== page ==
allen at wirfs-brock.com
Tue May 20 09:40:57 PDT 2014
On May 20, 2014, at 8:37 AM, Anne van Kesteren wrote:
> On Tue, May 20, 2014 at 5:25 PM, Allen Wirfs-Brock
> <allen at wirfs-brock.com> wrote:
>> The ES6 TypedArray/ArrayBuffer spec. was written closely following the
>> Khronos spec. which is pretty vague about what happens when an ArrayBuffer
>> is neutered.
> If you go through
> http://www.khronos.org/registry/typedarray/specs/latest/ and search
> for "neutered" it seems relatively clear. byteLength returns 0 and the
> other members follow from there.
Wow, I'm pretty sure all of those return 0 if neutered's weren't there when I used the Khronos spec. to generate the ES6 spec.
The change for byteLength of ArrayBuffer is trivial (and already done).
However, the changes for ArrayBufferView (note this doesn't actually exists in the ES spec.) and in particular the 'length' property of the various Typed Arrays has a lot of implications to consider.
In ES6, (almost) all of the Array.prototype methods are available as methods of typed arrays. Do you really want all of these, if applied to an Typed Array with a neutered ArrayBuffer to act as if they were a 0 length array. That would seem to just be a good way to obscure bugs as many of the array methods turn into no-ops when applied to 0-length arrays. With the current ES6 spec. they would throw as soon as they tried to access the underlying ArrayBuffer using the original length.
Also note, that ignoring this new requirement, a Typed Array's length, byteLength, and byteOffset are all constants and this fact is used in specifying the behavior of the methods that operate upon them. If they can change (even to 0) then this can occur on any operation that can trigger side-effects. (For example, consider calling the callback function on 'map' or similar methods). Do we really want to dynamically reconsider changes to ;length' as opposed to simply letting throws to occur on access to the neutered ArrayBuffer?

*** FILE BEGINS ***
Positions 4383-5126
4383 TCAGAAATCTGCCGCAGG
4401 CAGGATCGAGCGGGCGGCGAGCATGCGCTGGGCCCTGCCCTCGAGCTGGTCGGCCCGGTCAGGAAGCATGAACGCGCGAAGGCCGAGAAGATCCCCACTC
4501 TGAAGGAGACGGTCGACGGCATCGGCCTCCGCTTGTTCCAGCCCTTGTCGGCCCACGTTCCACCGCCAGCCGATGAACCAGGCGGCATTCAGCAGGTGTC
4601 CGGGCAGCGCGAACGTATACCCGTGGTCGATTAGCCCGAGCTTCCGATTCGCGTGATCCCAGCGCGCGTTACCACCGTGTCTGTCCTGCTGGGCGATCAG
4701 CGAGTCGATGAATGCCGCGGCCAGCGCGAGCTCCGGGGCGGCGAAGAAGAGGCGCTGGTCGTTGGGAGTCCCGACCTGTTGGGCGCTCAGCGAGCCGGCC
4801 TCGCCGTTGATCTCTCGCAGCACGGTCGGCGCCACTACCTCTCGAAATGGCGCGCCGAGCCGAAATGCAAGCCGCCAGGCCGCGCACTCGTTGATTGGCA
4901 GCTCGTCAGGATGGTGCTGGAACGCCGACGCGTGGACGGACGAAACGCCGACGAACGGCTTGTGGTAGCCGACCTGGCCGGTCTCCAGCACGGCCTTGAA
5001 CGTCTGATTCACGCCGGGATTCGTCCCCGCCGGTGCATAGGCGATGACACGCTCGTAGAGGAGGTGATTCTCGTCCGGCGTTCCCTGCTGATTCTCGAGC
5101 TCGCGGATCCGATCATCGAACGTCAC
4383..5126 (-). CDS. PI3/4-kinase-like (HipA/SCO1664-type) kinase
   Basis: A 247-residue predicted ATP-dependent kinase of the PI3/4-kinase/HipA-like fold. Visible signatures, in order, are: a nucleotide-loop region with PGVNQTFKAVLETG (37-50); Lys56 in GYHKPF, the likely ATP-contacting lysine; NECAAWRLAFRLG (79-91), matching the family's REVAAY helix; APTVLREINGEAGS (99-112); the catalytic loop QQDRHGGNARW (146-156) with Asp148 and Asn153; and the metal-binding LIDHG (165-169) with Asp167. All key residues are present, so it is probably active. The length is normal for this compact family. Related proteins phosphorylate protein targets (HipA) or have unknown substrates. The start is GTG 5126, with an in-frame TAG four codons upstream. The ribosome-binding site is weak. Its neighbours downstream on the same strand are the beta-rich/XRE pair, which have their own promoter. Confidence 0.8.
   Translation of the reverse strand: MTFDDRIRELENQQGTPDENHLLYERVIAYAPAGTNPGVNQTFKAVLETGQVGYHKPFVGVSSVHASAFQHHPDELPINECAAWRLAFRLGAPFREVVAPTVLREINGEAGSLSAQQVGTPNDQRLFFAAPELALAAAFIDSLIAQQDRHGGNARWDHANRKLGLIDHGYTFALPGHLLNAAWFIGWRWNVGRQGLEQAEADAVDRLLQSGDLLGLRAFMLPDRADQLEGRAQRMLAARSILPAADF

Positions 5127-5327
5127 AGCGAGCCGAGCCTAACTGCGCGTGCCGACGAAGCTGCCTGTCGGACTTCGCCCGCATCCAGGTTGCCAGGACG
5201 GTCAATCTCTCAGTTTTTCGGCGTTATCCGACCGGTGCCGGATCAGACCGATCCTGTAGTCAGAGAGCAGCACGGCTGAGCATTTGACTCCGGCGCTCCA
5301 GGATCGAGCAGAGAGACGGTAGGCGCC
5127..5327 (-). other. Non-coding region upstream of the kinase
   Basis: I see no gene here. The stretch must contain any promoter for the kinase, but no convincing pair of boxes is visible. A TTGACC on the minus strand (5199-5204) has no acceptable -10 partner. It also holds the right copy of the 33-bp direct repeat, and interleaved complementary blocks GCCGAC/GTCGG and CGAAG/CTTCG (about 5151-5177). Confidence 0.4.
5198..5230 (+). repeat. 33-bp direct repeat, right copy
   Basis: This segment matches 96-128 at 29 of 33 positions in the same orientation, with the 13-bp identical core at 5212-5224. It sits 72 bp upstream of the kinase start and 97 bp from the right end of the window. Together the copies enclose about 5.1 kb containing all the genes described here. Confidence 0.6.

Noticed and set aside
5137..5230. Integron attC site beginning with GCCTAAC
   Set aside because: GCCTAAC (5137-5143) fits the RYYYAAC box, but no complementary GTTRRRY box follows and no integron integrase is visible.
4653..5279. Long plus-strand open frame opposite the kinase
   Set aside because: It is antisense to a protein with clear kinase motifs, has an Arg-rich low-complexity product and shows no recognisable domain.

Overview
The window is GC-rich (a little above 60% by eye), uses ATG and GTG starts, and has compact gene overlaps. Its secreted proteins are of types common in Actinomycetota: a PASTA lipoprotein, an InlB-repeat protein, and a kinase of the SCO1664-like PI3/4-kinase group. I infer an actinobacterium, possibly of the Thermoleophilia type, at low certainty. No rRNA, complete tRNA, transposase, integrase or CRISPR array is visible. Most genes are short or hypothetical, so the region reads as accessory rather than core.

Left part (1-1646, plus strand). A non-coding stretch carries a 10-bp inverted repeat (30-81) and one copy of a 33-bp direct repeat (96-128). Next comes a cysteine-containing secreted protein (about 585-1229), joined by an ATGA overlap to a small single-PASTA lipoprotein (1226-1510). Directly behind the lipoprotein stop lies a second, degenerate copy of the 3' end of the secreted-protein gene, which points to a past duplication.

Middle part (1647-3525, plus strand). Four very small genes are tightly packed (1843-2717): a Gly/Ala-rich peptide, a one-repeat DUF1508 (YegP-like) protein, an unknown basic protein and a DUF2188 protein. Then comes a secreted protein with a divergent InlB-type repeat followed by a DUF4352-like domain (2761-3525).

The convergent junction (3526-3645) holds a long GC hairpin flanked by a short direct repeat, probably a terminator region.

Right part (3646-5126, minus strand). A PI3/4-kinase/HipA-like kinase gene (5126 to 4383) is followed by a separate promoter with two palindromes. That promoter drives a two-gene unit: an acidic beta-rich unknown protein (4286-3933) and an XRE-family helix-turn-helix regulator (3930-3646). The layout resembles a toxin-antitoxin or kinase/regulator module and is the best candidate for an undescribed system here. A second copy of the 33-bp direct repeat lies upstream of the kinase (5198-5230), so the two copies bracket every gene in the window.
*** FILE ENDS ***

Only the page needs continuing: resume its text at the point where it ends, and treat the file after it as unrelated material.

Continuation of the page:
Finally, I note that the current Khronos spec. doesn't provide much guidance in this regard. The thing it has that is most similar to the other array methods is the 'subarray' method and it doesn't explicitly say anything about what happens when it is applied to a TypedArray with an underlying neutered ArrayBuffer.
>> Is this behavior actually specified anywhere. If not, do all significant
>> browsers implemented this behavior. Does web content depend upon it. (What
>> use could be made of knowing the (former) length of a neutered ArrayBuffer.
> What I tested seems to be specified and implemented by Firefox,
> Safari, and Chrome.
Sorry, I missed read your test case. I thought you were saying that the original length was preserved.
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